Senate Bill 70 also incorporated presumptive probation. If someone is convicted of a class 5 or 6 felony, a judge must give probation rather than prison time if the crime was not violent.
These two features greatly helped reduce the prison population, said David Gilbertson, chief justice of the South Dakota Supreme Court.
Court: man has no right to appeal 39 convictions
The North Dakota Supreme Court says a man whose record includes 47 felony convictions cannot file an appeal from a 26-year-old case.
Edward Waslaski Jr. pleaded guilty in 1988 to 39 counts of burglary in various counties in North Dakota and was sentenced to 12 years in prison.
Waslaski says his lawyer advised him to plead guilty to multiple charges to ensure a better outcome for a group of co-defendants, rather than look out for his individual interests.
The court said in a ruling released Thursday that a judge was right to throw out Waslaski’s application for appeal.
Waslaski pleaded guilty in 2007 to possession of a firearm by a convicted felon and was sentenced to 10 years in prison.
Walker looks to overhaul court funding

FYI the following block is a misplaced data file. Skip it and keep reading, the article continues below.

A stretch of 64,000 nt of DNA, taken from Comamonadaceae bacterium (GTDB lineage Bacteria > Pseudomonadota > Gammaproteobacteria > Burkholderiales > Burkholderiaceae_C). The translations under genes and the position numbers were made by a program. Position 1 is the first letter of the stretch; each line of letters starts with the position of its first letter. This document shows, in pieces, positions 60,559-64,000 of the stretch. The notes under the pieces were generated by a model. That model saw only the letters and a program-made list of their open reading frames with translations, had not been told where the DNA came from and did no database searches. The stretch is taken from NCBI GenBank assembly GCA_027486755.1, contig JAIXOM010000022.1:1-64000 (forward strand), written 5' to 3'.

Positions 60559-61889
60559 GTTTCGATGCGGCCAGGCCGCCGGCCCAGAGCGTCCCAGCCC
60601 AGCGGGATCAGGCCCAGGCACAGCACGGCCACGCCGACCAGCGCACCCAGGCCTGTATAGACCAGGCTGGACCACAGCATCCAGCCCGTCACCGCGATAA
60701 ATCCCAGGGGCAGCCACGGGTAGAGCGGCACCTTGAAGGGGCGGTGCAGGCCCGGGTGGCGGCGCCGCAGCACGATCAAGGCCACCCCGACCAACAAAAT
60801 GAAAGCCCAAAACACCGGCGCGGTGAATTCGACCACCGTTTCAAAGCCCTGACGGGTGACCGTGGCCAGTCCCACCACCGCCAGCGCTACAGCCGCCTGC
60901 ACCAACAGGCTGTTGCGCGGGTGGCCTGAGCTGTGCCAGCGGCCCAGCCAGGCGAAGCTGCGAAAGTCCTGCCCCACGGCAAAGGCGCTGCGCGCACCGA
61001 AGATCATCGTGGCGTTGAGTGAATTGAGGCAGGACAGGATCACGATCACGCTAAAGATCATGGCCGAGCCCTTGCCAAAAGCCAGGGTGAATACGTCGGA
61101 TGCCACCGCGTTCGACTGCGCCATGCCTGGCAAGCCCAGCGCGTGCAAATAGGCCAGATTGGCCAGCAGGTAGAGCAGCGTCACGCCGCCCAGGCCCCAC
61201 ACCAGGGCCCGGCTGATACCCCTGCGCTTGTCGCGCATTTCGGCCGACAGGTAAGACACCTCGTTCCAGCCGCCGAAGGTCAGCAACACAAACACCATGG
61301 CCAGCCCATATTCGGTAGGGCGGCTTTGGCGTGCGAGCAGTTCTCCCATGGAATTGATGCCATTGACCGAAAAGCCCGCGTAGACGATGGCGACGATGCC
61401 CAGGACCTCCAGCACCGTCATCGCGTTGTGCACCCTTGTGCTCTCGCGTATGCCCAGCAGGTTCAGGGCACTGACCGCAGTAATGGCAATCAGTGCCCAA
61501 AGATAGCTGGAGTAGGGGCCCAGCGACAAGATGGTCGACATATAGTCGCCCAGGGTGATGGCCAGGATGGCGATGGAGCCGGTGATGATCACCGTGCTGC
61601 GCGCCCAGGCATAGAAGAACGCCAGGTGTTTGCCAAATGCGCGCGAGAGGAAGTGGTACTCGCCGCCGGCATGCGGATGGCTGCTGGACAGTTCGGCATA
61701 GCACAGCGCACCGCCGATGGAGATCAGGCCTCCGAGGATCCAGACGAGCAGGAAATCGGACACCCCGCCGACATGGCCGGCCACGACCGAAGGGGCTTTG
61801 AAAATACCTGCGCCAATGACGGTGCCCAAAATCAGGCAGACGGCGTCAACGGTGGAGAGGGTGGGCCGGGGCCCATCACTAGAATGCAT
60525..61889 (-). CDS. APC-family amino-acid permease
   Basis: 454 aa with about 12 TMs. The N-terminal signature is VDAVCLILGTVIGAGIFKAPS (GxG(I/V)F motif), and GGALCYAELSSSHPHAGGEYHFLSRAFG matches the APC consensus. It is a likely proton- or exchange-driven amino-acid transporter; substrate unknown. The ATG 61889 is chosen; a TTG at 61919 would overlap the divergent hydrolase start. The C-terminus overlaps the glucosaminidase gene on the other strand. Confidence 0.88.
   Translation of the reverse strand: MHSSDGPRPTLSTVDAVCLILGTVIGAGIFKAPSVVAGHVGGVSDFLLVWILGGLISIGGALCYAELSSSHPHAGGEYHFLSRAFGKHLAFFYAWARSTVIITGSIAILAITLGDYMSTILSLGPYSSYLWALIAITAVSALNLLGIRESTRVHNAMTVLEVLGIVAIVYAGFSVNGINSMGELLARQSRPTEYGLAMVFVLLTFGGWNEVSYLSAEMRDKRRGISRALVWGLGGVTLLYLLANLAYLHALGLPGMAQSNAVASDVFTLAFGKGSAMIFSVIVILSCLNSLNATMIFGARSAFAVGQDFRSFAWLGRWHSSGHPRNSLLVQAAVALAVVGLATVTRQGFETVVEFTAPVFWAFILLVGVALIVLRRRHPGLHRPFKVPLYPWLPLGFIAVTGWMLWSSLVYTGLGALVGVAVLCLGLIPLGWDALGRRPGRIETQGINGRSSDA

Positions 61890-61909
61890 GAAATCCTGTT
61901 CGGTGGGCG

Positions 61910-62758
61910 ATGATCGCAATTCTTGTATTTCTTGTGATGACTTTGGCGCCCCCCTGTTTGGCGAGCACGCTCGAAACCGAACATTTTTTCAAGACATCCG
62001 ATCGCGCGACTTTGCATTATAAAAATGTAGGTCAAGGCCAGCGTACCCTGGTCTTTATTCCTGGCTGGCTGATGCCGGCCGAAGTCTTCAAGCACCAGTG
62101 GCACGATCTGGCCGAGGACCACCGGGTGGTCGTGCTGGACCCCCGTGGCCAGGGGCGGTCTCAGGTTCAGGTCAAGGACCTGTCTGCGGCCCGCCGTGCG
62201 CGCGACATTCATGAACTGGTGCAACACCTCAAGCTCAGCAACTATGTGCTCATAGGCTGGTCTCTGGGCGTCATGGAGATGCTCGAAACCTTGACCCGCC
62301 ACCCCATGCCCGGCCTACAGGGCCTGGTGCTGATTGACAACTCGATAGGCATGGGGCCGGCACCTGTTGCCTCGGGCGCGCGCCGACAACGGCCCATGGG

Gov. Scott Walker’s proposed budget would bring changes to Wisconsin’s judicial system.
Under the proposed spending plan, the state Supreme Court would receive block grants and have more leeway in how it pays for its operations and those of trial courts.
Chief Justice Shirley Abrahamson said the funding change could have unintended effects, saying the budget doesn’t include a way to pay more than 300 court reporters. Walker spokeswoman Laurel Patrick said it’s an oversight that would be fixed.
Under the proposal, Wisconsin’s highest court would also directly control the state Judicial Commission, which investigates allegations of misconduct. Justice Annette Ziegler, who had a complaint filed against her by the commission in 2007, said she’s not convinced it should be under Supreme Court oversight.
Patrick called the change an administrative one. Two other justices have had complaints filed against them by the Judicial Commission.
“If the Judicial Commission is going to investigate members of the Supreme Court, it’s difficult for them to do that to the extent the court has the ability to retaliate against them in some way,” said Rick Esenberg, president and general counsel of the conservative Wisconsin Institute for Law & Liberty.
The budget also calls for the salary of the Supreme Court’s chief justice to be lowered to match those of other justices. A move Walker’s office claims will make it easier to raise pay for the other justices.
Wisconsin voters will determine April 7 if the chief justice should be chosen by Supreme Court members, rather than the current system of it automatically being the most senior member of the court.
Walker’s proposal would also eliminate the state’s Judicial Council, which develops new procedural rules for criminal cases and has advised the governor, Supreme Court and legislature. The plan says the Supreme Court could create its own such council if it wants.